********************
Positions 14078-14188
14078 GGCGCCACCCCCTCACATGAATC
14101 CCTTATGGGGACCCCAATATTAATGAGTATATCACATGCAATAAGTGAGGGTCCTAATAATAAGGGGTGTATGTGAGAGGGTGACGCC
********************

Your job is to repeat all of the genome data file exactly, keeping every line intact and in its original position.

Positions 14078-14188
14078 GGCGCCACCCCCTCACATGAATC
14101 CCTTATGGGGACCCCAATATTAATGAGTATATCACATGCAATAAGTGAGGGTCCTAATAATAAGGGGTGTATGTGAGAGGGTGACGCC